GPG's vulnerability to brute force [WAS: Re: GPG's vulnerability to quantum cryptography]

Robert J. Hansen rjh at
Wed May 14 22:15:40 CEST 2014

> First, the Margolus-Levitin limit: "6.10^33 ops.J^{-1}.s^{-1} maximum"
> So, dividing the 2^128 by 6.10^33 gives me a bit less than 57000 J.s  
> (assuming testing an AES key is a single operation). So, that's less  
> than 1min for 1kJ. Pretty affordable, I believe.

No.  But since I'm going to be giving a lot of explanation here about  
how you're misusing the Landauer Bound, I'm going to leave how you're  
misusing the Margolus-Levitin Limit as a homework exercise.  :)

> Again, assuming testing an AES key is a single bit flip

It's not.  You have to rekey the cipher.  This multiplies the energy  
by about a large factor.  To make the math easier, let's call it a  

> According to Wikipedia still, the lowest temperature recorded on Earth is
> 10^{-10} K.

If you want to run the temperature lower than the ambient temperature  
of the cosmos (3.2K), you have to add energy to run the heat pump --  
and the amount of energy required to run that heat pump will bring  
your energy usage *above* that which you would've had if you'd just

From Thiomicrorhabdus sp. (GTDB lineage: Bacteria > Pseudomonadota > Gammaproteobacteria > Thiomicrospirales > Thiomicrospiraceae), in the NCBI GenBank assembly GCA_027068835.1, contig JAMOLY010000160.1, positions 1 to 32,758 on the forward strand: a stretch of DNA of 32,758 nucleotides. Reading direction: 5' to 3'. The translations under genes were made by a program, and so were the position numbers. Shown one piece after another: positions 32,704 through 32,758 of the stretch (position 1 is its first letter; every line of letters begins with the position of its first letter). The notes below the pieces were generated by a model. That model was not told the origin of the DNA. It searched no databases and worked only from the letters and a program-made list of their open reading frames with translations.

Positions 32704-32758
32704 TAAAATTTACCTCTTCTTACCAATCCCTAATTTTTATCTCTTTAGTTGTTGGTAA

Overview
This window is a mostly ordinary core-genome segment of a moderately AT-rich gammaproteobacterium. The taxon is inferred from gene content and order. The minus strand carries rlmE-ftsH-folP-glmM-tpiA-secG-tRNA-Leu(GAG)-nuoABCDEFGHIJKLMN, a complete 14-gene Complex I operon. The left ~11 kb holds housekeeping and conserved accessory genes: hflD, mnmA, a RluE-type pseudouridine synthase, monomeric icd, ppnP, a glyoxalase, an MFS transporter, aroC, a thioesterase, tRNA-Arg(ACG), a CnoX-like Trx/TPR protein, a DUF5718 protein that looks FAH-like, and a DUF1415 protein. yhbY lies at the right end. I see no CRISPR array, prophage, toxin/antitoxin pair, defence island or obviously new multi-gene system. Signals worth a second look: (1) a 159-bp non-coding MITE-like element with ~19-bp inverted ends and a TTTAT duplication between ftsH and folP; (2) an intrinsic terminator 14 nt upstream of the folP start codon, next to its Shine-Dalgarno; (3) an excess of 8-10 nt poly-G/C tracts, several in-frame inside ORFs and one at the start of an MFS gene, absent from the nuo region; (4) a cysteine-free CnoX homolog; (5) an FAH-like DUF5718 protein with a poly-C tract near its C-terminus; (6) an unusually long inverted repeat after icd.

run it in deep space at 3.2K.

So multiply your previous estimate by a factor of ten billion, in  
order to reflect running it at ambient temperature.

10^10 * 10^6 = 10^16.  So far your estimate is off by a factor of a  
thousand trillion.

> So, despite bruteforcing being obviously impossible in this day and age, and
> most likely impossible in the near future, it seems to me that the following
> statement is exaggerated: "The results are profoundly silly: it’s  
> enough to boil the oceans and leave the planet as a charred, smoking  
> ruin."

Assuming you could do AES in a single bitflip, it would require  
liberating as heat as a strategic nuclear warhead.  Every additional  
bitflip adds another strategic nuclear warhead.  By the time you're  
flipping 1000 bits for each rekeying, you're basically inflicting  
World War Three on the earth just to brute-force a cipher.

I stand by my predictions of ecological catastrophe if anyone ever  
brute-forces a 128-bit cipher.

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